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The Lake District Murder: John C Adams Reviews

Book name: The Lake District Murder

Author: John Bude

Publisher: British Library Crime Classics

Format: Print, ebook, audiobook

Genre: Crime fiction

Publication Date: 2014

Star Rating: 4/5


The Lake District Murder has been re-issued by the British Library in their 'Crime Classics' series, along with many other forgotten gems of the Golden Age of murder mystery.


John Bude wrote thirty crime novels, The Lake District Murder and The Cornish Coast Murder being among the best known.


The story opens when Luke Perryman, a farmer, calls at his local petrol station and discovers that one of the owners is dead inside a car.


The police determine that Jack Clayton has died of asphyxiation due to a Macintosh being placed over his head and a tube leading to the car’s exhaust then being pushed up inside it.


The immediate assumption is that Clayton has committed suicide, though Inspector Meredith becomes suspicious when he sees the tea laid out in the adjoining cottage. Would someone boil a kettle just before killing themselves? Meredith asks.


When the inspector finds out that Clayton was engaged and imminently to marry and emigrate to Canada with his young bride, his feelings of unease deepen. Clayton had plenty to live for and no apparent reason to take his own life.


An autopsy reveals that Clayton was also drugged with Trional. From then on, this is a murder investigation.


Inspector Meredith investigates Clayton’s finances and is very surprised to discover that the victim had savings of several thousand pounds. The garage was remote and heavily dependent on tourist trade in the summer, so it wasn’t particularly profitable.


Inspector Meredith then turns to investigating who might have had a reason to murder Clayton.


The partnership agreement specifies (quite astonishingly from a legal perspective) that if one partner died the other would acquire ownership of their half of the business rather than the asset being inherited by their next of kin.


This provides a clear incentive for Mark Higgins, Clayton’s partner, to murder him, especially with the imminent emigration to Canada as this would have required the garage to be sold.


However, Higgins has an unshakeable alibi.


Inspector Meredith recalls a similar case locally a few years ago, where one of the partners in a garage business was killed and their partner inherited the whole business.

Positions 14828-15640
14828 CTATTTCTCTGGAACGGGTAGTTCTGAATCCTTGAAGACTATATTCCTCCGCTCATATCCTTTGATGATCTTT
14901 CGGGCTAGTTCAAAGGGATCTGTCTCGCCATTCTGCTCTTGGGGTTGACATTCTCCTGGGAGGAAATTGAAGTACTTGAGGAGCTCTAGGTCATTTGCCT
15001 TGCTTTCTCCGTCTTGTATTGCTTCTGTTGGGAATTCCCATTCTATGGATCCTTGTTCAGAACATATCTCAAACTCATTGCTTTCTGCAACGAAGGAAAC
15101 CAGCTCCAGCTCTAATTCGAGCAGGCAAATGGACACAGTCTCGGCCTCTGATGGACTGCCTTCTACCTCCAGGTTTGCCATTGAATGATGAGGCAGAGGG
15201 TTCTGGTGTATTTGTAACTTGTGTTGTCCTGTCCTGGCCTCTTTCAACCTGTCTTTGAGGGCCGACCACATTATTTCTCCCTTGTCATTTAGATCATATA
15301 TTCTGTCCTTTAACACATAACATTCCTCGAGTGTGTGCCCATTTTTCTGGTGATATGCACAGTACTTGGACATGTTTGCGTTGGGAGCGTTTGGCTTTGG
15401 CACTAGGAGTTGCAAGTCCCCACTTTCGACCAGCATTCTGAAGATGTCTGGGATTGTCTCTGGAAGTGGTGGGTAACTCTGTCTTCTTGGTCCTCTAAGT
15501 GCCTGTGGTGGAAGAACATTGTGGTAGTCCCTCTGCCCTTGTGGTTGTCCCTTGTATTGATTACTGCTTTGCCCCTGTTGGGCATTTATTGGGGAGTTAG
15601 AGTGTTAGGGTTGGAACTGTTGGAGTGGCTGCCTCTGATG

This makes him even more suspicious about what is going on in local garages and in the petrol supply company they all have in common.


The focus during The Lake District Murder is on working people, local businesses and the isolated and often difficult circumstances of their lives.


The beautiful, touristy side of the area is relegated to the background, with locals and their difficulties taking centre stage. I liked that very much about the book, since many famous murder mysteries often involve rich and glamorous people.


The style of writing was slightly different to many other crime novelists in that, other than a brief scene at the beginning when Luke Perryman discovered the body, Inspector Meredith’s investigation was the central focus of the story.


There was no development of the surrounding characters such as Clayton’s fiancée and little attention to the personal. The focus was on the mechanics and technicalities of the investigation and seeing justice done for the victim.


The background and the investigation were fascinating, especially as the use of petrol delivery lorries to facilitate systematic crime isn’t typically the focus of murder mysteries.


The story was compelling and I cared very much about discovering the murderer, even though we never got to see the victim alive.


The Lake District Murder was very well written, and I would highly recommend it.


Thank you for reading my review.


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John C Adams Reviews The Lake District Murder

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